Luke Forrest, Lloyd Lohr, Ken
neth Brimmer, Sigmond H. Sea
graves III, William Woodhouse,
Frank Netherland, Ronald Koes,
John Lyon, Roger Goodson and
. Maynor's Money Hoax
DCKHAM. Oct. T,0 .V Inform
ed sources today wrote off the re
ported finding of $162,000 by Ver
i.on 1. "Jitterbug" Maynor as a
hoax. The money, they said, is in
worthless confederate bills.
The I- III. w hich has examined
the money, would make no com
ment on the report. The agency
-aid it "no longer has an interest
in the case" and said that "should
speak for itself."
"It takes quite a period of time
to check $li;2.000 in real solid
cash." the F15I said.
racial situation, Eisenhower said
he was having difficulty in find
ing just eactly the people he
wants to serve on the Civil Rights
Commission set cp by Congress
The two matters came up at the
President's news conference.
WASHIXCTON'. Oct. 30. 'T
President Kisenhowcr said today
he hopes and prays it soon will be
possible to withdraw all federal
troops from IJttlc Rock, Ark.
On his order, troops have been
at Little Rock since Sept. 24. to
enforce a Federal Court order for
racial integration of the city's
Central High School.
Fisenhower moved the troops in
after mob violence occurred.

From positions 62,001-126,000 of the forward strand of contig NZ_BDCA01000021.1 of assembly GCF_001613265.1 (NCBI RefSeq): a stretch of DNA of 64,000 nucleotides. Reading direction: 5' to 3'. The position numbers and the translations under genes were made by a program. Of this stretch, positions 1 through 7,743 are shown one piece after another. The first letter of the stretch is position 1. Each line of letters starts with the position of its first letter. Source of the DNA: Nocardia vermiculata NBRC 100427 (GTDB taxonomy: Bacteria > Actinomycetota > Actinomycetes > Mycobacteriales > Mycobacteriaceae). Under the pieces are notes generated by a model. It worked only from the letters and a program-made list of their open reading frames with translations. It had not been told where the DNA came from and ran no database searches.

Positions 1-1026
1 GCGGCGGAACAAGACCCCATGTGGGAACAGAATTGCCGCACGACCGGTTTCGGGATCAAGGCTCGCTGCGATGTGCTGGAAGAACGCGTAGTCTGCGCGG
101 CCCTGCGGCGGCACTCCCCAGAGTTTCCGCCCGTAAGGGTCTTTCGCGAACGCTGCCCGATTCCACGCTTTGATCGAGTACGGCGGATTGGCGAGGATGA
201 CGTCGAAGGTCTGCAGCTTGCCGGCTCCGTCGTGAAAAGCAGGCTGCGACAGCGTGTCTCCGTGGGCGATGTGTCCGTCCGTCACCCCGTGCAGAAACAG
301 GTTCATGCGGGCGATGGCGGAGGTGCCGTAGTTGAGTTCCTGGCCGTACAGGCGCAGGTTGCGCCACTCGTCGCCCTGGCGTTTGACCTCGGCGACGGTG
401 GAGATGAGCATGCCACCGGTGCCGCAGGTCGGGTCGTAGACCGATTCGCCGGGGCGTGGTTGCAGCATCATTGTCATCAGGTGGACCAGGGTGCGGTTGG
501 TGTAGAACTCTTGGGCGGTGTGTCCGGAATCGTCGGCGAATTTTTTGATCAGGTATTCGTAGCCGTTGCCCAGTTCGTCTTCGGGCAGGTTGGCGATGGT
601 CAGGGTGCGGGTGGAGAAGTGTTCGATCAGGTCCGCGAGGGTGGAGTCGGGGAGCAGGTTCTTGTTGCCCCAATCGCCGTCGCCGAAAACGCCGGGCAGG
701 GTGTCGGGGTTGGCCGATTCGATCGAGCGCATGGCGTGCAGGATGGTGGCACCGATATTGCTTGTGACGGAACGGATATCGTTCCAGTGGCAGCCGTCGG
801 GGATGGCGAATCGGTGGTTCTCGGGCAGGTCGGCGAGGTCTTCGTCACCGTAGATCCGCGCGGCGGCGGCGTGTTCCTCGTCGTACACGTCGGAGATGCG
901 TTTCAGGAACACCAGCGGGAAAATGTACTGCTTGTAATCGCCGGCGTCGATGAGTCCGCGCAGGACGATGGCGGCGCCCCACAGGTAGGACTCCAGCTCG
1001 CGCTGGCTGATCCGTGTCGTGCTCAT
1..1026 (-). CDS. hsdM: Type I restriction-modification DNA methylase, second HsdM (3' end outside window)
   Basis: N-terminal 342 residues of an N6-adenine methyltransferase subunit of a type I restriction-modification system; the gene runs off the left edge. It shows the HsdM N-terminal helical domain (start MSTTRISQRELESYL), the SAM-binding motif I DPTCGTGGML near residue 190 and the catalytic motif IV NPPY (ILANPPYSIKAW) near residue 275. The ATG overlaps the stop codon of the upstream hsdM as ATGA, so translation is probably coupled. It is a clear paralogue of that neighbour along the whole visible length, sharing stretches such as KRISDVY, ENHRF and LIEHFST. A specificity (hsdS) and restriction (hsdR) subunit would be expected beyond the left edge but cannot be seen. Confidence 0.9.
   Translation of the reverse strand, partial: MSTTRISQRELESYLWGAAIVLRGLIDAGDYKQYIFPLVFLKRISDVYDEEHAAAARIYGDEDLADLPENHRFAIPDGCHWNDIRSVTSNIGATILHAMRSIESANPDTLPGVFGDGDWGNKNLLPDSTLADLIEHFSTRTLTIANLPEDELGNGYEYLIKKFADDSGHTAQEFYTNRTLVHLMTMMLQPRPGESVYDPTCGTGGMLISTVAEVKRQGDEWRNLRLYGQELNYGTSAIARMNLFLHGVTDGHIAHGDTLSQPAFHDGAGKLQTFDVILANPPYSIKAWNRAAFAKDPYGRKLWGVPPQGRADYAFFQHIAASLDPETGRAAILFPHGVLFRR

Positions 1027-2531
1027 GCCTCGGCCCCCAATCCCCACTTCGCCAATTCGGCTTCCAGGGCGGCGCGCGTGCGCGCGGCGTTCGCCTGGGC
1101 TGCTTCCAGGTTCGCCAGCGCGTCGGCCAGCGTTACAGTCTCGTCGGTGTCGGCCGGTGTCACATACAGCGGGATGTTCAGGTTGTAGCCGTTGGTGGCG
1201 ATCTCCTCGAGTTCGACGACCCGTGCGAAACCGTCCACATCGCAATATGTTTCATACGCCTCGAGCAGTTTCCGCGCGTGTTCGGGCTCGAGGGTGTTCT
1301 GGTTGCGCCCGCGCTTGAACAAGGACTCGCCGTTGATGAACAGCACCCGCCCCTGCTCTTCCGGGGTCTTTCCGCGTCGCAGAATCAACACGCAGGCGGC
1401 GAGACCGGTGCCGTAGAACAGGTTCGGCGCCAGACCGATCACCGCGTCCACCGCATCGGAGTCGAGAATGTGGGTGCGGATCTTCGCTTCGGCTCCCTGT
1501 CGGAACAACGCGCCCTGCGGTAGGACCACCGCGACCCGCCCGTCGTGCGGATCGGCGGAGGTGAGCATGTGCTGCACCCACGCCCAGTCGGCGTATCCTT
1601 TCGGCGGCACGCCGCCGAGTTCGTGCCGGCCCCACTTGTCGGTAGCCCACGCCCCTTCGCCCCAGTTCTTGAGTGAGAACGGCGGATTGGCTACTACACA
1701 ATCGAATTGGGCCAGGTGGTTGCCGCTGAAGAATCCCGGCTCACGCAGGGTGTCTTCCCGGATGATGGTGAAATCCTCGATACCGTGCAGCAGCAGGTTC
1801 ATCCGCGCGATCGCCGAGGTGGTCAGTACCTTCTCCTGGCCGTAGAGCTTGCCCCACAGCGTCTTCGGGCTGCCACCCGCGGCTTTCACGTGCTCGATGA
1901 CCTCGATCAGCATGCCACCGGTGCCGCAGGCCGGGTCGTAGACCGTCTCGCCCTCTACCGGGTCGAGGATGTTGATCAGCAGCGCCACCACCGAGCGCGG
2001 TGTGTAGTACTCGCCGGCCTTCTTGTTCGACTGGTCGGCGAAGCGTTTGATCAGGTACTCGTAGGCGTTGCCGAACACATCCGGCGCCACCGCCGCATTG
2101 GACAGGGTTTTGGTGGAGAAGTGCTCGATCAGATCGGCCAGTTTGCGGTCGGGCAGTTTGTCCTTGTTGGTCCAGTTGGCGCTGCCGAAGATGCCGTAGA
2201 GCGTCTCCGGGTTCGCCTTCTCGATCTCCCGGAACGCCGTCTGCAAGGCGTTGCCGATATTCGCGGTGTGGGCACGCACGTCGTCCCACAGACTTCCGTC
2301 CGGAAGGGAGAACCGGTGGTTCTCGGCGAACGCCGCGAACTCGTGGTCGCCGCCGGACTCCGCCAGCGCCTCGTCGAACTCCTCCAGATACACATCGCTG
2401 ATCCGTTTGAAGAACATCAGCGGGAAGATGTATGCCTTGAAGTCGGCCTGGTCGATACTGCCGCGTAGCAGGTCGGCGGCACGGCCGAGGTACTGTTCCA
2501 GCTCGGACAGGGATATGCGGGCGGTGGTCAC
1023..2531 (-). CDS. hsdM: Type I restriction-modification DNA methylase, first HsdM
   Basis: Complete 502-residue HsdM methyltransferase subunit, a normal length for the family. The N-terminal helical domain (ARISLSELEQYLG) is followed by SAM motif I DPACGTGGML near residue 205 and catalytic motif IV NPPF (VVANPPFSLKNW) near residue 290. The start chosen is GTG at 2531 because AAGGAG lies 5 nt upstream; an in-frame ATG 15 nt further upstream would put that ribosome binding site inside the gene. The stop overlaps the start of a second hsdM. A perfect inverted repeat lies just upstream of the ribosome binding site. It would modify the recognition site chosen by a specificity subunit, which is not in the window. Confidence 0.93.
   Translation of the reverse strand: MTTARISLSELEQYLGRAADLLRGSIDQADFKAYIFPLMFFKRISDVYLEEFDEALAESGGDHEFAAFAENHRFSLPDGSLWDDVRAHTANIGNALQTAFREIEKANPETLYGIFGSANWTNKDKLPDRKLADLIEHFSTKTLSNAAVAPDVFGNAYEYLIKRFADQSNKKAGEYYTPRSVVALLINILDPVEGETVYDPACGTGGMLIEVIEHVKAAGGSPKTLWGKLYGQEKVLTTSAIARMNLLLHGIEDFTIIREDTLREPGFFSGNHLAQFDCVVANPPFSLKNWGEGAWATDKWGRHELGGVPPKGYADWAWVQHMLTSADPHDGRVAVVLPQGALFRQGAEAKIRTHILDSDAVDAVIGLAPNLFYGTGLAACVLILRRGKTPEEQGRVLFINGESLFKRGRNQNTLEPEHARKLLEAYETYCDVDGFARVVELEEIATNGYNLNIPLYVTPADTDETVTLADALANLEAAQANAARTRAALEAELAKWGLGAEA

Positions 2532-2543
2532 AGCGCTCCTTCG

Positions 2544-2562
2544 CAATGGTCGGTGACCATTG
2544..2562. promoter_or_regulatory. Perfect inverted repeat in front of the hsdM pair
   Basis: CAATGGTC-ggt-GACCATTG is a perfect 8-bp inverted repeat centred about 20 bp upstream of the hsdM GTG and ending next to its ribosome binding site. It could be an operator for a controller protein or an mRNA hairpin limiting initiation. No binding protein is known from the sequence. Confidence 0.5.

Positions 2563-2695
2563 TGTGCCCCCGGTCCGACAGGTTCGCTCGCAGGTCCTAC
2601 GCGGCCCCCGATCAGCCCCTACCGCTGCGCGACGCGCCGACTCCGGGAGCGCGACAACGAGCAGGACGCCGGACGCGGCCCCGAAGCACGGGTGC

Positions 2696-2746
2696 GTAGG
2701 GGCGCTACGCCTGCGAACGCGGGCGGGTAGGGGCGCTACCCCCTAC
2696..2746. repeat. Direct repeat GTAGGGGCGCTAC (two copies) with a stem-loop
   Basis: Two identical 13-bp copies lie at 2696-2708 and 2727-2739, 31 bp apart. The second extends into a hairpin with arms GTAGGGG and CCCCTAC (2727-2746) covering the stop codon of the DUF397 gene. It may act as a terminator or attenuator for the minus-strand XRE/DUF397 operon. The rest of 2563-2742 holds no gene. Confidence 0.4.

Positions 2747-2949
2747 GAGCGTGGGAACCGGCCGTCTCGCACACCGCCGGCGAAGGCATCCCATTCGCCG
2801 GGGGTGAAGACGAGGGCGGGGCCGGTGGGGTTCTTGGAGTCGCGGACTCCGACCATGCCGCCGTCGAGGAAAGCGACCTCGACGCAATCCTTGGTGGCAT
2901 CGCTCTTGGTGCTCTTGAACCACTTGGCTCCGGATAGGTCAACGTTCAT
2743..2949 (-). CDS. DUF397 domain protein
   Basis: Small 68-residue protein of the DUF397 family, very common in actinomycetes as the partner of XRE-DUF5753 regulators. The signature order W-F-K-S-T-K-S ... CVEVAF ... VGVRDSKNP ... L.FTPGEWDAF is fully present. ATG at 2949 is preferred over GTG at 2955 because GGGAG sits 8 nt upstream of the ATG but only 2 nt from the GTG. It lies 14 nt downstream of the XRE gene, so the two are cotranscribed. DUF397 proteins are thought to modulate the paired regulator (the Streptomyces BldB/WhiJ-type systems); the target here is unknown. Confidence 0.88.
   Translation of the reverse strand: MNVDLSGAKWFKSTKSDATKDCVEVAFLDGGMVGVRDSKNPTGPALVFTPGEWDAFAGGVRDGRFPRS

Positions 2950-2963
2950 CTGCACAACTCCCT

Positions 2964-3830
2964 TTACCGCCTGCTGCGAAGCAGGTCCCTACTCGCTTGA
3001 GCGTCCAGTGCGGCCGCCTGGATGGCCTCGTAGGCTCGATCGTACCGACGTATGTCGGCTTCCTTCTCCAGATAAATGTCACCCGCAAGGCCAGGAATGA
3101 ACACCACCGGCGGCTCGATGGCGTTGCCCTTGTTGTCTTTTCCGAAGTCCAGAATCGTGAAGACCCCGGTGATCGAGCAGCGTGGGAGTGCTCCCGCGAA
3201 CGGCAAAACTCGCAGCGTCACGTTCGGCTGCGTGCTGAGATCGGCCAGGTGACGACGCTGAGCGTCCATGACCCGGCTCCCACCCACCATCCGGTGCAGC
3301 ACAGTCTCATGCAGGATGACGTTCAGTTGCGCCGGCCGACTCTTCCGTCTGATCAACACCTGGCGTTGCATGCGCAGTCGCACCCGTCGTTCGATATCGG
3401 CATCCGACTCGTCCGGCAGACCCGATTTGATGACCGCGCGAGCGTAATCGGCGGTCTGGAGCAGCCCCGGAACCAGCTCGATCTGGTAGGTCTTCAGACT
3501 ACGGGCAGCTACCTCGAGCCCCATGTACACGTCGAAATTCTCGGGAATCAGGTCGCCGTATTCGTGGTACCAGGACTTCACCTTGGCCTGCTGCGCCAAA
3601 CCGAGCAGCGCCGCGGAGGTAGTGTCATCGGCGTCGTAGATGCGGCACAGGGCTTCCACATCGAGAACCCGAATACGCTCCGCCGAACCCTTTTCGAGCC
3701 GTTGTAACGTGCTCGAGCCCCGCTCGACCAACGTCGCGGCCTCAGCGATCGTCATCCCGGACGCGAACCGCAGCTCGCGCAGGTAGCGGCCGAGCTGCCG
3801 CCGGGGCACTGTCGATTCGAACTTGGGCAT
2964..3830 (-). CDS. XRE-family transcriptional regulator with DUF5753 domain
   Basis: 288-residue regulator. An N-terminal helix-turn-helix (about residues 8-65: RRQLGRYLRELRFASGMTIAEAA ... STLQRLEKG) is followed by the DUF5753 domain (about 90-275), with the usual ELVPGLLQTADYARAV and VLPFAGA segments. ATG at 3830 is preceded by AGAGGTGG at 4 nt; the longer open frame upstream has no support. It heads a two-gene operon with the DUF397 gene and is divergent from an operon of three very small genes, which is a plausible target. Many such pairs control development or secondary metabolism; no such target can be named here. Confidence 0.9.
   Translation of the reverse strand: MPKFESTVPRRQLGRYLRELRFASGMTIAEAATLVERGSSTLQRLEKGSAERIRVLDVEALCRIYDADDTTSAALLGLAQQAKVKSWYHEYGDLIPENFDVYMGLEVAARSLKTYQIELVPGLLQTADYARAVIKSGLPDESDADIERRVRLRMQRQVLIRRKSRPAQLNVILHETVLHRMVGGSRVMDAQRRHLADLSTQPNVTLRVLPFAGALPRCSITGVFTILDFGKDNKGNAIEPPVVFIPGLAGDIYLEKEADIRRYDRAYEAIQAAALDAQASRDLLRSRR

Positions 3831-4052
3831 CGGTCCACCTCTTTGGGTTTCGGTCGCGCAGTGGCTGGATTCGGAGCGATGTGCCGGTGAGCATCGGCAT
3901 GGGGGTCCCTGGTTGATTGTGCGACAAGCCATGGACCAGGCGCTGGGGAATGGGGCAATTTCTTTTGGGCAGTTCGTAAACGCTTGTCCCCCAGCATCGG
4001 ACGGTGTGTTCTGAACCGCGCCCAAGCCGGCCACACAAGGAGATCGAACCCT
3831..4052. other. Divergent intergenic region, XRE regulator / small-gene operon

On another aspect of the whol.'
WASHINGTON. Oct. 30. The
Army said today court-martial
charges have been filed against
M. Sgt. Roy Adair Rhodes, who
testified at the espionage trial of
Rudolph Abel that he turned Rus
sian informer for pay.
The Army said the charges
asainst Rhodes include one that
he violated U. S. espionage laws.
1 Rhodes, whose home is Eaton
town, N. J., testified at thcA bed
trial that he collected between
: $2,500 and $3,000 from Russian
Rhodes said he went to work
for the Soviets while serving as a
motor pool sergeant at the U. S.
embassy in Moscow. The -Army
said he was on this duty from May
! 1051 to July 1953.
The 1957 Homecoming Court
will be chosen this afternoon at
4:15 p.m. in Gerard Hall by four
judges; Mrs. Bill Aycock. Sam
Magill, Dr. Virgil Mann and Bob
At press time 21 coeds had
! been nominated by mens' dorms
; and fraternities and quite a few
other dorms and fratermities